The Work of John Ruskin: Its Influence Upon Modern Thought and Life

Portada
Harper, 1893 - 200 páginas
 

Comentarios de la gente - Escribir un comentario

No encontramos ningún comentario en los lugares habituales.

Páginas seleccionadas

Otras ediciones - Ver todas

Términos y frases comunes

Pasajes populares

Página 140 - And the great cry that rises from all our manufacturing cities, louder than their furnace blast, is all in very deed for this, - that we manufacture everything there except men; we blanch cotton, and strengthen steel, and refine sugar, and shape pottery; but to brighten, to strengthen, to refine, or to form a single living spirit, never enters into our estimate of advantages.
Página 34 - My work is mine, And, heresy or not, if my hand slacked I should rob God — since He is fullest good — Leaving a blank instead of violins. I say, not God Himself can make man's best Without best men to help Him.
Página 78 - And yet we never attend to it, we never make it a subject of thought, but as it has to do with our animal sensations ; we look upon all by which it speaks to us more clearly than to brutes, upon all which bears witness to the intention of the Supreme, that we are to receive more from the covering vault than the light and the dew which we share with the weed and the worm...
Página 140 - We have much studied and much perfected, of late, the great civilized invention of the division of labour; only we give it a false name. It is not, truly speaking, the labour that is divided; but the men: — divided into mere segments of men — broken into small fragments and crumbs of life...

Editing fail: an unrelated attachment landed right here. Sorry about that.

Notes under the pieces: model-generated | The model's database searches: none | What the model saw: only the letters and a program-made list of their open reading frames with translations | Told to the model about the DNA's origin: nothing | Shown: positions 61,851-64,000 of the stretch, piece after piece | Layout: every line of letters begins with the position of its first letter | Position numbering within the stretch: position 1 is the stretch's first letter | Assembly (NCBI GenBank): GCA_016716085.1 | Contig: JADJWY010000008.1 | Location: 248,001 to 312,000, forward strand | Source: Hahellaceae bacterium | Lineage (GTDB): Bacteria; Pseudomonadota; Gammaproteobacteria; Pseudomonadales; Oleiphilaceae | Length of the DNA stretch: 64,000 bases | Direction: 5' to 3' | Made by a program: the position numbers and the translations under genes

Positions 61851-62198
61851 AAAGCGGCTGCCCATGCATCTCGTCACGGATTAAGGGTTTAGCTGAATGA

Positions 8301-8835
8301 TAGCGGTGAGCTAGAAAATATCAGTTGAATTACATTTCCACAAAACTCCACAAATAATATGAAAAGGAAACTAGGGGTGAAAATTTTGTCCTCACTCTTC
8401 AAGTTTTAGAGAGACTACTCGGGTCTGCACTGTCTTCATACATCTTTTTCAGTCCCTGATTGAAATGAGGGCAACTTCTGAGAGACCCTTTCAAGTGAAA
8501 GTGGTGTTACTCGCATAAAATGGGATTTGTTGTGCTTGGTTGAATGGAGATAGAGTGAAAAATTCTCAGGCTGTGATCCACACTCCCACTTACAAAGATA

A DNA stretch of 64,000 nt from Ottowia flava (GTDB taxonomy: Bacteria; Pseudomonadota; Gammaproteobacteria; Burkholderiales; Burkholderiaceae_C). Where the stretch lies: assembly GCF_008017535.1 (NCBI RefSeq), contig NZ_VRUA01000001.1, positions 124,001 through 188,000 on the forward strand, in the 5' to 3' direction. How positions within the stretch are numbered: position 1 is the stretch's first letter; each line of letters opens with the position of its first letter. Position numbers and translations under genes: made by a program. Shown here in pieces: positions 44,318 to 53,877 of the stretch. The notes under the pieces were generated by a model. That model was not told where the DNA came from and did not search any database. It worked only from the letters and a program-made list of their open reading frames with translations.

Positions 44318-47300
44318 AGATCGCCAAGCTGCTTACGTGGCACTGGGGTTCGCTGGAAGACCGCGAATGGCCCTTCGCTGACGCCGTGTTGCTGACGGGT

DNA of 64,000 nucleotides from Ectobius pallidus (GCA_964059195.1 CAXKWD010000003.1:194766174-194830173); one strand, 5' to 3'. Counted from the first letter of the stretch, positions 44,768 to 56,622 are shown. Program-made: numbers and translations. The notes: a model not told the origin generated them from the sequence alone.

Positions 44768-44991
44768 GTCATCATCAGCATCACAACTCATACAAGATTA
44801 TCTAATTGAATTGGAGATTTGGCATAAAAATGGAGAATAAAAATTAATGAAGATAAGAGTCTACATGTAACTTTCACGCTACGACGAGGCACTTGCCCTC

Página 107 - Utilitarians, who would turn, if they had their way, themselves and their race into vegetables ; men who think, as far as such can be said to think, that the meat is more than the life, and the raiment than the body ; who look to the earth as a stable, and to its fruit as fodder ; vine-dressers and husbandmen, who love the corn they grind, and the grapes they crush, better than the gardens of the angels upon the slopes of Eden...
Página 103 - ... of pale, penetrable, fleecy wreaths in the heaven, to give light upon the earth, which move together, hand in hand, company by company, troop by troop, so measured in their unity of motion, that the whole heaven seems to roll with them, and the earth to reel under them.
Página 45 - Their line is gone out through all the earth, and their words to the end of the world. In them hath he set a tabernacle for the sun, which is as a bridegroom coming out of his chamber, and rejoiceth as a strong man to run a race. His going forth is from the end of the heaven, and his circuit unto the ends of it : and there is nothing hid from the heat thereof.
Página 140 - It is not, truly speaking, the labour that is divided; but the men: - Divided into mere segments of men - broken into small fragments and crumbs of life; so that all the little piece of intelligence that is left in a man is not enough to make a pin, or a nail, but exhausts itself in making the point of a pin or the head of a nail.
Página 104 - ... of their silent domes flushing that heaven about them and above them, piercing with purer light through its purple lines of lifted cloud, casting a new glory on every wreath as it passes by, until the whole heaven, one scarlet canopy, is interwoven with a roof of waving flame, and tossing, vault beyond vault, as with the drifted wings of many companies of angels : and * Vignette to Campbell's Last Man.
Página 120 - Political economy (the economy of a State, or of citizens) consists simply in the production, preservation, and distribution, at fittest time and place, of useful or pleasurable things. The farmer who cuts his hay at the right time ; the shipwright who drives his bolts well home in sound wood; the builder who lays good bricks in well-tempered mortar ; the housewife who takes care of her furniture in the...

Información bibliográfica